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Fixed charge in GTC -Effective?-

Flat-rate fees in GTC


Some readers may have already had experience with flat-rate charges. Not paying an invoice on time, not having enough money in your current account or driving too fast in a hire car. Many a company resorts to flat-rate fees in order to be "remunerated" for the processing work involved.

However, many of these flat rates in general terms and conditions or price lists are ineffective.

Those affected very often accept the processing fees demanded of them and pay, even though there is often no entitlement to this under substantive law. Some of those affected believe that they themselves are "to blame" for the "lousiness" anyway. Others assume that there is a legal obligation to pay, as this is after all stated in the general terms and conditions. Still others have doubts, but shy away from the "effort" and pay.

The following article is intended to provide an overview of the common flat-rate fees that appear in general terms and conditions. Furthermore, it is intended to show under which conditions a flat fee is effective at all.

In detail:

I. What are flat-rate fees?

A "flat-rate fee" is nothing other than a predetermined amount of money that is charged for certain actions by a contractual partner. A classic example of this is the so-called "flat-rate reminder fee". If a debtor fails to fulfil a payment obligation arising from a contractual relationship, either intentionally or due to negligence, the creditor usually sends a reminder. The other contractual partner (debtor) is then required to pay a lump sum of money for this reminder, which is determined in advance.

Flat fees in connection with returned direct debits are also very common. If the debtor of a claim has issued the creditor with a direct debit mandate to collect the amount owed from the current account, it can happen that the debit fails because there is not enough money in the current account. In this case, companies often ask for a certain amount of money to be paid in order to make another direct debit attempt.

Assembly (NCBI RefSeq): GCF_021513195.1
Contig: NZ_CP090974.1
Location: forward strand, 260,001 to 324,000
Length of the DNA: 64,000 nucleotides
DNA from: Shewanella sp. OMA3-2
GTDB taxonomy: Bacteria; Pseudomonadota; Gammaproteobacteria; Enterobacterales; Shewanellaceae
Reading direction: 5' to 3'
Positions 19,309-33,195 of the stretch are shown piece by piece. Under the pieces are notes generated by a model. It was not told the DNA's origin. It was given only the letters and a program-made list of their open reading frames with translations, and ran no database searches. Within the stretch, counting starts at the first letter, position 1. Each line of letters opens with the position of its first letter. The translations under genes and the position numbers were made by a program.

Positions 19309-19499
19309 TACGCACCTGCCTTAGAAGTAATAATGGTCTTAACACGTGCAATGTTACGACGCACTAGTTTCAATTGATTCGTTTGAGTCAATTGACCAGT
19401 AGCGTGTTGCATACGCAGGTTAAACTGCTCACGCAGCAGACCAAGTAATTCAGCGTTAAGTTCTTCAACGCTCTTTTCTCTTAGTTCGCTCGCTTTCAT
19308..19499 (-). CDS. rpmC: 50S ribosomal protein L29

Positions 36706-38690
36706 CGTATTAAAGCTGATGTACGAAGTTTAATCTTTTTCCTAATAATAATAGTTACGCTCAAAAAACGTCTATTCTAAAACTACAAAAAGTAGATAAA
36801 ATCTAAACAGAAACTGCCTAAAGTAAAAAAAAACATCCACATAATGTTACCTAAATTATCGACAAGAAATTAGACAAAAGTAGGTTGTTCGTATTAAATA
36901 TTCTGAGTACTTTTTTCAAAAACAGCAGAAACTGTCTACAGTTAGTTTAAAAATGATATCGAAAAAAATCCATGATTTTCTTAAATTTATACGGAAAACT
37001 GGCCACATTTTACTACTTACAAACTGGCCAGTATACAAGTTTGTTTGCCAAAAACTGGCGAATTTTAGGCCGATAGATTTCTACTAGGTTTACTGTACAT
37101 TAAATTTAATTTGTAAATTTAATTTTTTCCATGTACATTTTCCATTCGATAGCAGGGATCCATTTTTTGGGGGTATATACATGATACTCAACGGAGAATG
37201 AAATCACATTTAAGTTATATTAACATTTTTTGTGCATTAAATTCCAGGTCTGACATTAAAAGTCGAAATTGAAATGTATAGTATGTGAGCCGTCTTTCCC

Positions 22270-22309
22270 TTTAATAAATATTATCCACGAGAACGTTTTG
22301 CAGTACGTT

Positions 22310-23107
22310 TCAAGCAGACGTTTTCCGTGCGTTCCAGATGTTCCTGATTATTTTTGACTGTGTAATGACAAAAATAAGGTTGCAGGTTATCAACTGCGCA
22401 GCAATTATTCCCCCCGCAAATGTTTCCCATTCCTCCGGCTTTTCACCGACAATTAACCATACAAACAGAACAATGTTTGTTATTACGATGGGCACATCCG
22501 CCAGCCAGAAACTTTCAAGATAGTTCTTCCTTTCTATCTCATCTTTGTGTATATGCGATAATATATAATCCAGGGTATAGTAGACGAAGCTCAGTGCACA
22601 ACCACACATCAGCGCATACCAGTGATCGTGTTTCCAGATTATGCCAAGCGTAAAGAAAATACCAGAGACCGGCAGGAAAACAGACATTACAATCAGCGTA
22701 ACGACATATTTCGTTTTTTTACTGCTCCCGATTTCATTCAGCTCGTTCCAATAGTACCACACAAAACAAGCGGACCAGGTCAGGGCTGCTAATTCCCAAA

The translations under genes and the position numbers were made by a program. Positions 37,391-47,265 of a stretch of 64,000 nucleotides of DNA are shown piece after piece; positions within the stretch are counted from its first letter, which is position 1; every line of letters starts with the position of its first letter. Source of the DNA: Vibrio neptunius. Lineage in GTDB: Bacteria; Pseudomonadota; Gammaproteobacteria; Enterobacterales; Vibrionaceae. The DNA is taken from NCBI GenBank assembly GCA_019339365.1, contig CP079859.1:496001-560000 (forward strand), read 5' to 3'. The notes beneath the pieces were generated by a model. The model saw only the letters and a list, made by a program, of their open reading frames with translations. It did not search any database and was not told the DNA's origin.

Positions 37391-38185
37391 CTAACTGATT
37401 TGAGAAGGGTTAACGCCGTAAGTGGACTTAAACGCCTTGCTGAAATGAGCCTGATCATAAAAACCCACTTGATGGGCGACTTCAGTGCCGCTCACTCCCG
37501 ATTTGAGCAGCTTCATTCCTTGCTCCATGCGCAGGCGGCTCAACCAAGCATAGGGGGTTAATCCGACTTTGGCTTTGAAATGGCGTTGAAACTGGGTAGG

In connection with car hire contracts, "processing fees" are also widespread. The commercial car rental company receives a predetermined amount of money in the event that the renter commits a traffic offence, as a result of which the renter's data must be handed over to the regulatory authorities. It is not uncommon for the processing fee to be just as high or sometimes even higher than the fine imposed by the authorities.

II. Effectiveness of a flat fee

1. normative starting point

Section 309 No. 5 BGB plays a decisive role in assessing the validity of a flat-rate fee.

There it says:

Section 309 Prohibition of clauses without value options

Even insofar as a deviation from the statutory provisions is permissible, it is ineffective in general terms and conditions

5. (Lump-sum compensation claims)

The agreement of a lump-sum claim of the user for damages or compensation for a reduction in value if

the lump sum exceeds the damage to be expected in the regulated cases according to the usual course of events or the usually occurring reduction in value or
the other party to the contract is not expressly permitted to prove that no damage or reduction in value has occurred at all or that it is significantly lower than the lump sum;

If one of the alternatives listed in Section 309 No. 5 BGB applies, the corresponding GTC clause is invalid as a whole. A reduction to preserve the validity of the clause in such a way that only a reasonable fee would have to be paid, for example, does not take place (Section 306 BGB).

2. applicability of Section 309 No. 5 BGB

Section 309 of the German Civil Code (BGB) is only directly applicable in the context of a judicial review of general terms and conditions if it concerns a clause used by an entrepreneur (Section 14 BGB) in relation to a consumer (Section 13 BGB).